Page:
In architecture, every design element or compositional tactic can become a visual cliche.

The dictionary defines a cliche as "a trite, stereotyped expression ... a popular or common thought or idea that has lost originality, ingenuity and impact by long overuse."

Avoiding the cliche is difficult for architects, even the most serious and talented ones. The cliche pitfall appears when designers, after dealing with "commodity" and "firmness," consciously try to apply "delight" based on what's published in cliche catalogues -- architecture and design magazines.

Architects invariably are torn between two potentially opposing design temptations. One invites exploitation and use of the familiar, the conventional, the tried-and-true. It extends traditions. The other seductively speaks of innovation, novelty, invention born of imagination as well as necessity. The latter strives for an original future while the former celebrates a known past.

It's possible to yield to both temptations, since they are not mutually exclusive. In fact, most great architecture is a blend of old and new ideas. But when does an architectural idea, old or new, become a cliche? Consider some currently fashionable architectural ideas, most of which are based on historical precedents, that readily can become cliches. The classical kit of parts: The facades of Greek and Roman temples have given us, from top to bottom: the triangular pediment (or gable); the cornice; the frieze; the column with its Doric, Ionic or Corinthian capital; and the podium or base on which it all sits.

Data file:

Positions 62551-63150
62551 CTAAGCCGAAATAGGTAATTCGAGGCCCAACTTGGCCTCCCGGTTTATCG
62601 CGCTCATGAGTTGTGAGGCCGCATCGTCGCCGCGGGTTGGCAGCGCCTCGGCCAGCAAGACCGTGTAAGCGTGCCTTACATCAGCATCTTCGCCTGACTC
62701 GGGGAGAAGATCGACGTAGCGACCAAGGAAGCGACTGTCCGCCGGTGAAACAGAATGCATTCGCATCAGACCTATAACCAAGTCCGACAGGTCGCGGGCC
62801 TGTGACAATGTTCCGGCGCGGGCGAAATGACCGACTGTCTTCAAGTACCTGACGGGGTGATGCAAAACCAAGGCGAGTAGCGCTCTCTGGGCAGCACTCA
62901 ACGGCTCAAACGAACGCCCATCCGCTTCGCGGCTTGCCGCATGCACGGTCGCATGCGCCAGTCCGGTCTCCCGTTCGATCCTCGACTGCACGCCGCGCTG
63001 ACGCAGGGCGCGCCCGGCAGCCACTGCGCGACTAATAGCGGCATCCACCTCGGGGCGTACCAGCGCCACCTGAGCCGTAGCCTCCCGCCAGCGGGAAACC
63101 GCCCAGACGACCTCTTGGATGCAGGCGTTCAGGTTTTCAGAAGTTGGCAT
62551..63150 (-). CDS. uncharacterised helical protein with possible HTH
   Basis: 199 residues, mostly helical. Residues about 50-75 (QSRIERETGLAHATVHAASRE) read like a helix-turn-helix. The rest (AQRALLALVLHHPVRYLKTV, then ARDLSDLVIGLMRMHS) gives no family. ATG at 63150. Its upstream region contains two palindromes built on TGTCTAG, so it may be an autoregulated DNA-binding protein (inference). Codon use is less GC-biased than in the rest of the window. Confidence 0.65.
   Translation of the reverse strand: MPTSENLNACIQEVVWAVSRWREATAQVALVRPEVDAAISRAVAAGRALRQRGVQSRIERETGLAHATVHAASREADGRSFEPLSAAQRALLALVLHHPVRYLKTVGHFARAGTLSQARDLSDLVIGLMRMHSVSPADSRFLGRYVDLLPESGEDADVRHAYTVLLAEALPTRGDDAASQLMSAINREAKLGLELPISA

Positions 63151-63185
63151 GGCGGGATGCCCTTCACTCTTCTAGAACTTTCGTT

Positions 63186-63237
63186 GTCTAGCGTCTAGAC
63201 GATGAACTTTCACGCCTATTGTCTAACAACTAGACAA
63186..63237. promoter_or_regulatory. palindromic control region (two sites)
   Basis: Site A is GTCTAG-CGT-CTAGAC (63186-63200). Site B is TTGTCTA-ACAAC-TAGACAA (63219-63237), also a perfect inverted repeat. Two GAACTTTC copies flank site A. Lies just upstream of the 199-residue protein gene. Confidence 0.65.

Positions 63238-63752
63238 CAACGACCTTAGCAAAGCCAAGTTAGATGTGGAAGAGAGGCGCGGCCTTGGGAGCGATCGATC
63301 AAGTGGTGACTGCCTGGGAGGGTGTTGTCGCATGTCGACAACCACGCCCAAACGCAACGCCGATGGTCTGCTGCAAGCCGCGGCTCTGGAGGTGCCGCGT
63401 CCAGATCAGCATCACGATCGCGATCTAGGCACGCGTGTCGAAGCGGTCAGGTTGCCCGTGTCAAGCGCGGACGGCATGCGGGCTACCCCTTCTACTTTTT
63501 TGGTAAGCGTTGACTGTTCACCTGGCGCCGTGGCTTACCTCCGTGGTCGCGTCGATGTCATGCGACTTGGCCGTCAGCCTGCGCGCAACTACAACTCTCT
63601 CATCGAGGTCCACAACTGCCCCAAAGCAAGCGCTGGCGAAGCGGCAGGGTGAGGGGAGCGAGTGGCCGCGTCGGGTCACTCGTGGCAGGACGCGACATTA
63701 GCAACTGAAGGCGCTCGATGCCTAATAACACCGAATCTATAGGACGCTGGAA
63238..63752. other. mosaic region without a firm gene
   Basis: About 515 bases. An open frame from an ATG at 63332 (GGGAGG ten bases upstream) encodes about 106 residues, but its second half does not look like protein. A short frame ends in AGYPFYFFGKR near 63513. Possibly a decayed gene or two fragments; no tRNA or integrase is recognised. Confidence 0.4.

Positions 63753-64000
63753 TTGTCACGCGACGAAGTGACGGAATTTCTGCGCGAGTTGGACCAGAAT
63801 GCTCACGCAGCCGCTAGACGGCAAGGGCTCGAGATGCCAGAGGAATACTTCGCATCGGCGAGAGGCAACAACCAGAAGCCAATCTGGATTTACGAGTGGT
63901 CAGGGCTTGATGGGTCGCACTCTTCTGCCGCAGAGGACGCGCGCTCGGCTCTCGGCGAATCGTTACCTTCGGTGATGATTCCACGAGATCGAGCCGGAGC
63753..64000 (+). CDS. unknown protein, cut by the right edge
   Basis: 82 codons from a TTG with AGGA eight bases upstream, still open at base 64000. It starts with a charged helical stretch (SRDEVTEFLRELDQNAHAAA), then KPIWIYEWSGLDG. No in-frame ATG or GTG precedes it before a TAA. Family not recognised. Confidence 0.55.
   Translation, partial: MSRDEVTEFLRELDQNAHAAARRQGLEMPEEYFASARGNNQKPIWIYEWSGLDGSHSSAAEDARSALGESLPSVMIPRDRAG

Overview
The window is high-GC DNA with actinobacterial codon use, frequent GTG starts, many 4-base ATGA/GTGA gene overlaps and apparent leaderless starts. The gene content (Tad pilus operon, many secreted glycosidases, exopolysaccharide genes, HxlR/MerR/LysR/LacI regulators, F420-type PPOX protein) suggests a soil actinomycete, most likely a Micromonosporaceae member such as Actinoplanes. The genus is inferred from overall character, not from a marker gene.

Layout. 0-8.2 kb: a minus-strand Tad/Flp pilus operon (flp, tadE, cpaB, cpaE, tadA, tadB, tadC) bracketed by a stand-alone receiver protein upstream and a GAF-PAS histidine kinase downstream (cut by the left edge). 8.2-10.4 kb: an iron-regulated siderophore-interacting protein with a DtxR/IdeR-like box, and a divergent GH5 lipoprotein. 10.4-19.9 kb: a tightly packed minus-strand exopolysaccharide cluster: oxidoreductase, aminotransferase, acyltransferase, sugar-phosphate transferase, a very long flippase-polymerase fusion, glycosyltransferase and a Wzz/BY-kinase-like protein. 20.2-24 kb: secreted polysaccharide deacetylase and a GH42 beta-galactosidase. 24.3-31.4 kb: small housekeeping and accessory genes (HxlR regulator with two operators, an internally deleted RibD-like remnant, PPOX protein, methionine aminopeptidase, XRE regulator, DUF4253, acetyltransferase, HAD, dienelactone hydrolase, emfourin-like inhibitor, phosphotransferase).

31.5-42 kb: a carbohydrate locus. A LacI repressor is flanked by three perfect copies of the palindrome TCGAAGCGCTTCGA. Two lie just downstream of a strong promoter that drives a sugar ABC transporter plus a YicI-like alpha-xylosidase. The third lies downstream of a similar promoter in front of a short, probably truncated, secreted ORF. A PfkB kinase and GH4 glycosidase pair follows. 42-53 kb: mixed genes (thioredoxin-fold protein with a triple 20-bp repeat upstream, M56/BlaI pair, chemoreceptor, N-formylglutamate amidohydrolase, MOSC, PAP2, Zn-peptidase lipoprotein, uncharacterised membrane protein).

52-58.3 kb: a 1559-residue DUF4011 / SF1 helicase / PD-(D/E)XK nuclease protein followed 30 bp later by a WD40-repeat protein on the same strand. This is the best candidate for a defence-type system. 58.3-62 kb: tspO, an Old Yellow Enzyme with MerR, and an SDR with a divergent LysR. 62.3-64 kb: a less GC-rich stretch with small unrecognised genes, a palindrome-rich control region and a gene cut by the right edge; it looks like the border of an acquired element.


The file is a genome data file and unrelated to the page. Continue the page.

Lately, temple facades have been seen fronting for fast food restaurants or stores in shopping malls. Sometimes they become cupolas on rooftops. Pediments and gables have been popping up and out of boxy buildings of every conceivable style and purpose. Cornices, often made of sheet metal or fiberglass reinforced plastic, are being wrapped like tourniquets around these same buildings.

Classically inspired columns, likewise fabricated of almost anything but stone, have become the potted plant of the late 20th century as designers scatter them around hallways, rooms and foyers. Structurally they have superseded modernism's minimalist painted pipe and cylindrical concrete column.

The circular arch and keystone kit: An arch is for spanning, but the celebratory keystone at the center, its paramount structural and axial position clearly expressed in traditional masonry construction, today is a solo performer. Keystones have become emblems, frequently signifying little or nothing, made of any material and applied anywhere.

The Renaissance villa and palazzo kit: The Renaissance, especially in Italy, liberated western architecture while reviving the intellectual and artistic spirit of ancient Rome. And it continues to inspire architects, as well as specific models, for designing late 20th century buildings, many of which unfortunately seem to resemble 16th century buildings that have been stretched and strained.

The neo-Renaissance formula for shaping a modern building includes organizing facades so that they're divided into base, middle and top; rusticating the base to look like it's made of massive stones several feet thick with deeply raked joints between stones; expressing the structural frame on facades by using pilasters; applying cornices between base, middle and top.